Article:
Sangakkara, Emrit await fate, as rematch looms

Sunday, September 03, 2017

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The nine-wicket assault by Guyana Amazon Warriors on defending champions Jamaica Tallawahs on Friday night was certainly breathtaking, so much so that it took both captains by surprise.

The win by the Warriors levelled the tie between both teams, who have over the years held a strong rivalry, as the Tallawahs won the first game in Guyana earlier this season.

Last year the Tallawahs trounced the Warriors on their way to lifting their second title.

But by all indications, a rematch seems imminent in the Hero Caribbean Premier League (CPL) Twenty20 play-offs, as both teams await the outcome of the next two games involving the Barbados Tridents to know their fate.

The Tallawahs batting first in their final home game at Sabina Park this season mustered a below-par 149-7 off their allotted 20 overs, after winning the toss.

Andre McCarthy with 44 off 35 balls and captain Kumar Sangakkara with 38 led the way for the two-time champions in what turned out to be a stifled effort. Captain Rayad Emrit (2-29) and Sohail Tanvir (2-27) were the best bowlers for the Warriors.

The Warriors in reply were 88-1 inside the sixth over, and were never under any pressure of losing as they scored freely to surpass the target at 150-1 inside 11 overs.

Jamaican Chadwick Walton made an unbeaten 84 off 40 balls and Luke Ronchi 55 off 29 in a dominant display of batting. Oshane Thomas 1-32, picked up the lone wicket for the Tallawahs.

“I thought the Amazon Warriors outplayed us in every department; I thought we were 15 runs short with the bat because I was thinking anything over 155-160, but the way we bowled, I don't think that would have survived. We bowled poorly and they took the advantage and batted outstandingly well and they bowled pretty well too,” Sangakkara conceded.

When quizzed about the decision to bat first instead of bowling, the former Sri Lankan wicketkeeper/batsman hit the nail on the head with his response.

“[It] depends on how we would have bowled,” he said, alluding to his team's wayward bowling on the night.

He continued: “But I thought we played a very good game against the Patriots [on Wednesday] and defended that very well with the variation in the attack that we had. And I thought if we got anything over 160, we would have had a great chance of defending that.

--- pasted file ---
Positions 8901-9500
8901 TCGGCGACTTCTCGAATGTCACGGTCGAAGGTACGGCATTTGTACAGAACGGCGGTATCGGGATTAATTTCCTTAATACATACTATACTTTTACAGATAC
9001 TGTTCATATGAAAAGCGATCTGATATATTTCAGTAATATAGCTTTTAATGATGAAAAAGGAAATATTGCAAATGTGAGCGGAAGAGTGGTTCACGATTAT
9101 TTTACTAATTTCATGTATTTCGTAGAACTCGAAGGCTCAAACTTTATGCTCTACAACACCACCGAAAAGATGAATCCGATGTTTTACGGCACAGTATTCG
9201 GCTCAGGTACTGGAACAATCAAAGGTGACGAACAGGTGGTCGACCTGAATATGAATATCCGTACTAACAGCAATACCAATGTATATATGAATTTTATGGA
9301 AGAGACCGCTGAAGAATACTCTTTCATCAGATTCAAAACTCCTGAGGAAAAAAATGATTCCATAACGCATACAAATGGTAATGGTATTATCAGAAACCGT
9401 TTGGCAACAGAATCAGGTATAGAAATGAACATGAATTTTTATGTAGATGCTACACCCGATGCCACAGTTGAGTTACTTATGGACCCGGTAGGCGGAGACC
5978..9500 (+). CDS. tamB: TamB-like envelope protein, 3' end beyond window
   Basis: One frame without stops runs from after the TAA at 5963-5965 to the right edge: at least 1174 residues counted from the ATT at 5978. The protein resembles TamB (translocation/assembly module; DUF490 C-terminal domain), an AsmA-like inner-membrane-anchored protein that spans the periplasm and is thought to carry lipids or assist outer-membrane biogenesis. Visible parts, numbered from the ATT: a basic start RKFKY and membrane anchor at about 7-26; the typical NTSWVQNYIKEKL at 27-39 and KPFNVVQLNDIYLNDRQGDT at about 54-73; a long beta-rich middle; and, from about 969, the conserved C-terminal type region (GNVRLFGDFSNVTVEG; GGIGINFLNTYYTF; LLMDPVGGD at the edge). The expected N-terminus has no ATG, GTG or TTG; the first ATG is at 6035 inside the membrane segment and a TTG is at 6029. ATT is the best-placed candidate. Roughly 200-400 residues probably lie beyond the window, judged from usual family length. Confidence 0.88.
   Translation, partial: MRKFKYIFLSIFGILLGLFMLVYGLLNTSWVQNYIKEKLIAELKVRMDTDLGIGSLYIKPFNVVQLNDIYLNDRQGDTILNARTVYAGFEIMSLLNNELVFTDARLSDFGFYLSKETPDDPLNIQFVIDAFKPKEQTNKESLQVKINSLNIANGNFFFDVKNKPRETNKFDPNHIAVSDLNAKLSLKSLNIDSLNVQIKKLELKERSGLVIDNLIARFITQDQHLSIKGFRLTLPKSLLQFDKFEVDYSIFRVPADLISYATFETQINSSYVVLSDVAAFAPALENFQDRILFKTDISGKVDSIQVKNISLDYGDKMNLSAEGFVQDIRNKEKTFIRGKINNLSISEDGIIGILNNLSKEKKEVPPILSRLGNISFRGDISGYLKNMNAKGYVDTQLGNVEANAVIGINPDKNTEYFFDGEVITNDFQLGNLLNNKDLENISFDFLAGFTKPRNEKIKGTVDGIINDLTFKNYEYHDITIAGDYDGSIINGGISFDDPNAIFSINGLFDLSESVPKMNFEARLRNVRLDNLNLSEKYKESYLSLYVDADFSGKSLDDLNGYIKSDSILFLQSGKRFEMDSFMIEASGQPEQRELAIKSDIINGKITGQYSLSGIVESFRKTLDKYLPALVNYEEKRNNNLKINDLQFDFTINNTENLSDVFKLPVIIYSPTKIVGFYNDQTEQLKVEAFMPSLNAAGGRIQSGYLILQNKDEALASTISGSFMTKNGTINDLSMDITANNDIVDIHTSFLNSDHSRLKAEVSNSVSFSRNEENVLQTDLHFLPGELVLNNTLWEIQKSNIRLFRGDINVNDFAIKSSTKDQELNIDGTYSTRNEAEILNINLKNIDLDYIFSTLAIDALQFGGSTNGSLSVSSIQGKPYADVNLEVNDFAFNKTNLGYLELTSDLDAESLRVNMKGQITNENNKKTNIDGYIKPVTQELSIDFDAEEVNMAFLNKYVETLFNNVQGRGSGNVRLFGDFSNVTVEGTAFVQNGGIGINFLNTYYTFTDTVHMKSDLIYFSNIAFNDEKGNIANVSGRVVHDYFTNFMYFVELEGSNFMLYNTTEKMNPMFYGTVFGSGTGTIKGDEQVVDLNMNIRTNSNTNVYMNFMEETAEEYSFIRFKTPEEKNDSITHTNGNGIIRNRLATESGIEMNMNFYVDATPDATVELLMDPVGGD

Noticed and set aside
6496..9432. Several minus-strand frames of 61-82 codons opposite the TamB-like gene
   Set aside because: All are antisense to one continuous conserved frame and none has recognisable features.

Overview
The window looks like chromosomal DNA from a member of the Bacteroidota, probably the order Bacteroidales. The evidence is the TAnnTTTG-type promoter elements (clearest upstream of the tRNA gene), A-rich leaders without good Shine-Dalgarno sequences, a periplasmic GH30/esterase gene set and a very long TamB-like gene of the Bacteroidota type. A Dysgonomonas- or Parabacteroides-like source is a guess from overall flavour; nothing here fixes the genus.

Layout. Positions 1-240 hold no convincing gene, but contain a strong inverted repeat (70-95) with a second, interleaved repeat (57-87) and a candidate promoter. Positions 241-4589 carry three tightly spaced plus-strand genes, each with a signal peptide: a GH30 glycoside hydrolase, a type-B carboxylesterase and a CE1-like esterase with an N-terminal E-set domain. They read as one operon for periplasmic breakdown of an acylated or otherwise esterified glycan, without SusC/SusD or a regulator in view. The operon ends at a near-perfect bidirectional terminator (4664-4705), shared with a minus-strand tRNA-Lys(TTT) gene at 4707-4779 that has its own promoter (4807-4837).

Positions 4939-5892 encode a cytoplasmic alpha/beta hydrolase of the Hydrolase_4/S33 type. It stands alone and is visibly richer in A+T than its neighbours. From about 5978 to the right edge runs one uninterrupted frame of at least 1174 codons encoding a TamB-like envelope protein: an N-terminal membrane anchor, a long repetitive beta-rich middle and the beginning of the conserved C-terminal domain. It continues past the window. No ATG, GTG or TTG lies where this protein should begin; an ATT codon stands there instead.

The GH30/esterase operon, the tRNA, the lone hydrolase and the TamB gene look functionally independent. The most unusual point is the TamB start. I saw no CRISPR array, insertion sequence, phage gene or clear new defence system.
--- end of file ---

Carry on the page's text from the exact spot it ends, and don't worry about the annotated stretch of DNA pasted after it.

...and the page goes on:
“But they took the attack to us, we bowled about five no-balls in the first six and that I think set the tempo for the rest of the innings.

The Tallawahs have 12 points in second position from 10 games and have secured a play-off spot.

But victory for third-placed St Kitts and Nevis Patriots (11 points) against the Tridents would relegate them to third where they would possibly meet the Warriors again for a third time this season.

However, if the Patriots lose to the Tridents, then the Tallawahs would have two chances at making another final in a bid to secure their third title.

“Yeah, without a doubt being in the top two is nice, but it all depends on that (St Kitts) game. So we just have to wait and see how that is, but whoever we play we have to play a lot better to get over the line,” Sangakkara noted.

Meanwhile, despite virtually booking their play-off spot in fourth on 10 points, by virtue of a superior net run-rate, the Warriors are cognisant that massive victories for the Tridents could make things close.

“I think we really worked hard for this; I myself wasn't expecting it to be in 11 overs but the way those guys batted at the top of the innings was tremendous.

“We knew that it (net run-rate) is going to count at the end of the day, but we obviously wanted to win the game first and then see what happens.

“But winning inside 11 overs means it is obviously going to go up, so that is important. But you never know with the two games Tridents have, they will be on 10 points as well and then it is going to go down to net run rate,” said Warriors captain Emrit.

— Sherdon Cowan




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